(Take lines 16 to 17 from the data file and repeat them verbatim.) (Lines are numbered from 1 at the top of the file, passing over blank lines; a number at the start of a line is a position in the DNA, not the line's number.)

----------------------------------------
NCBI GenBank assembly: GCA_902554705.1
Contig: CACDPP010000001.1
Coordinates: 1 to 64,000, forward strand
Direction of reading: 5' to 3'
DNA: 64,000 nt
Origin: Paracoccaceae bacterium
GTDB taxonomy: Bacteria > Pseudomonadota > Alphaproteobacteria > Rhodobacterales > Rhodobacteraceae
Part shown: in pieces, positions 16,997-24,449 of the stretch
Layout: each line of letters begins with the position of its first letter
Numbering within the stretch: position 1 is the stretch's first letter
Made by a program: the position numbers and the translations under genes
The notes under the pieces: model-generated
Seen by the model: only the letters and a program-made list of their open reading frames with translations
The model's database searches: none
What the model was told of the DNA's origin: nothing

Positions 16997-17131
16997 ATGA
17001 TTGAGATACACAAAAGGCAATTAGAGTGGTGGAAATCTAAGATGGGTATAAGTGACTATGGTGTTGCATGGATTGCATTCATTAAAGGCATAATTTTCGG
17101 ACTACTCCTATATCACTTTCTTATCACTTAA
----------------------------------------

Positions 16997-17131
16997 ATGA